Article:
Research says that we only spend 20% of our workday on “crucial” and “important” things while we spend the remaining 80% of our time on things that have little or no value at all.
With so many things to do and so little time, is multitasking possible? Is it the answer to our productivity issues? What about prioritizing? Which of these time management hacks is the key to work efficiency?
Prioritizing vs multitasking. It’s time that we dig deeper.
Prioritizing is the Key
When we feel overwhelmed at work, we end up feeling anxious, stressed, and sometimes withdrawn. This makes us less productive and less effective in our job.
Most experts agree that prioritization is the key to successful time management. When you prioritize, you accomplish one task before proceeding to the next. And when you do, you get to focus your attention, energy, and resources to the task at hand, which ensures a great outcome each time.
But how do we prioritize? Here are proven methods to develop and enhance our prioritization skills:
Get time tracking software to allow you to control your time
Whether you’re managing a team of 20 or a team of 100, you can efficiently manage your time with the help of technology. Free time clock software and other time management tools can benefit you in many ways. For example, it allows you to set deadlines for micro-tasks within a project, record idly spent time to identify distractions and time-wasters, create better time estimates for future projects by analyzing the average time it takes your team to accomplish a project and keep track of billable hours without the manual work. If you have remote workers, time tracking lets you monitor your team members particularly their work habits and behavior.
Make a list of priorities
Write down every single task that you need to accomplish, both the mundane and critical. You can create a list of priorities for a day, a week, or per individual project. It doesn’t matter if you write them down in a piece of paper or an Excel file. Don’t mind sorting your tasks yet at this stage. Your goal is identifying all that needs to be done so you don’t miss a thing.
Identify urgent and valuable tasks
It’s time to polish your list by categorizing tasks. Assess each task and determine which ones need your urgent attention. We’re talking about work that if not completed now or within several hours or at the end of the day, will have serious negative consequences (e.g. missed client deadline, lost sales, missed product release). Next, assess which tasks carry the highest value to your business or organization. Learn to recognize which types of tasks have a higher priority over others.
Multitasking is a Myth
Is multitasking real? Many people claim they are good at doing multiple tasks at once. You probably tried it and you feel it actually worked. Maybe you’ve tried chatting with a friend while crafting an email to a client, browsing for some project ideas while working on some corporate data. Chances are, you were able to do both things at the same time. But the question is – were you able to do it right?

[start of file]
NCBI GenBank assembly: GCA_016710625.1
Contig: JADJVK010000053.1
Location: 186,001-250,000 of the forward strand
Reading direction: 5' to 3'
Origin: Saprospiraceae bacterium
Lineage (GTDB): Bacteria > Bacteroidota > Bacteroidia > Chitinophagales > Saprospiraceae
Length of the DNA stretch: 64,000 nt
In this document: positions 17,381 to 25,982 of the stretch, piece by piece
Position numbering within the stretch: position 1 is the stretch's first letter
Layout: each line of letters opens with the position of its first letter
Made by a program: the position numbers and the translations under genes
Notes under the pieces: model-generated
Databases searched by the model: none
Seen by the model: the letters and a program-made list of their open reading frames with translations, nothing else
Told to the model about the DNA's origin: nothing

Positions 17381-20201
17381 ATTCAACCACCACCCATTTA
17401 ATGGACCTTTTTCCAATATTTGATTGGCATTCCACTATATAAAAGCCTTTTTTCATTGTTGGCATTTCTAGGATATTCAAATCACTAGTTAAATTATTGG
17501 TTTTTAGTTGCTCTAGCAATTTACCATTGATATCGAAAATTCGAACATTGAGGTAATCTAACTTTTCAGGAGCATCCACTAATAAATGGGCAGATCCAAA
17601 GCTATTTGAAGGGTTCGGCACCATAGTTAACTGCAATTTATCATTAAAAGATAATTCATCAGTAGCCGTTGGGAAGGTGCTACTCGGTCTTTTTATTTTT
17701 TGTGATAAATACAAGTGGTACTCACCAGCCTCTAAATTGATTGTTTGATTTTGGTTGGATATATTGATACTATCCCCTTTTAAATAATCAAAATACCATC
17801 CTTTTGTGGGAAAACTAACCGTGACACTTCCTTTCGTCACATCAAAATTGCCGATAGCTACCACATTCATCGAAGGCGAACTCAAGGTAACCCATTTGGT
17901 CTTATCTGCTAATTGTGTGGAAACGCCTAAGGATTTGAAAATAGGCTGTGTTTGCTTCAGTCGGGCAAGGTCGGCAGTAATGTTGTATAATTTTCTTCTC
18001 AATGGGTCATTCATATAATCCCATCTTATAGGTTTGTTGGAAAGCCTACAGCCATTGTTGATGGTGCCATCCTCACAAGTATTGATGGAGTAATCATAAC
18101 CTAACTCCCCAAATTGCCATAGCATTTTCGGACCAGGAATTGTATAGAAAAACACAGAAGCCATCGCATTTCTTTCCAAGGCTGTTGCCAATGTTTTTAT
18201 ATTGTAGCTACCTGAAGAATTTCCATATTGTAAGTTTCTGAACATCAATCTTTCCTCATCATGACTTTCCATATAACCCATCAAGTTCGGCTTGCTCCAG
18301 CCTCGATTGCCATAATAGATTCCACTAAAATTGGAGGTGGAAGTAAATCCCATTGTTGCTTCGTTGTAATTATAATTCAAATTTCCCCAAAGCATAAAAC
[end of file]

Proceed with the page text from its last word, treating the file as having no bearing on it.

If you’re eager to learn how to be more productive and how to multitask, here’s one fact you should know: multitasking is a myth.
In short, it doesn’t exist.
Why? The answer lies in our brain.
Research on neuroscience reveals that the brain can’t actually do tasks simultaneously as we thought it could. Each time we move from writing a text, talking to someone, or listening to music, our brain goes through a “stop-start” process. So rather than saving time, we are actually losing it.
Here are ways multitasking can hurt you more than it helps:
Multitasking doesn’t help you focus
Rapidly switching from one task to another (and then going back) causes our brain to work so much, thereby leading to stress. As a result, we become less efficient and prone to mistakes. Studies show that it takes four times longer to recognize new things which means you are not saving time. You are actually losing time. And your inability to focus is to blame.
The more you multitask the less you will learn
Multitasking doesn’t just hurt your productivity. It can also slow down your brain. Stanford researchers found that people work more efficiently when they are not multitasking.
You don’t practice mindfulness when you multitask
Mindfulness has scientifically proven benefits to the human brain. These include a lower risk of depression and anxiety and better cognitive performance. It is also said that mindfulness is the antidote to multitasking. Research shows that people who multitask all the time have difficulties sustaining their attention even if they shut down all their devices. Re-learning how to concentrate is possible through mindfulness meditation.
Many of us struggle with time management and it isn’t surprising at all. With all forms of distractions brought by the technology, along with the increasing demands at work, our daily responsibilities can often feel overwhelming. That is why many people resort to multitasking. Unfortunately, multitasking is just a myth. The fact is that your brain can only focus on one task at a time. Thus, rapidly moving back and forth with tasks only results in lost time and inefficiency.
Instead of multitasking, we should learn how to prioritize. Prioritization is a skill that we can master. Start by making a list of your tasks. Next, assess which tasks need your immediate attention. Also, learn how to recognize tasks that have the highest value to your business or organization. By doing so, you can allocate your time effectively and concentrate on things that matter more. Break projects into smaller steps especially if the project seems overwhelming. Focus on one part at a time rather than taking everything on at once.
Mastering time management is not an easy feat. But by ditching multitasking and learning prioritization, you can do it.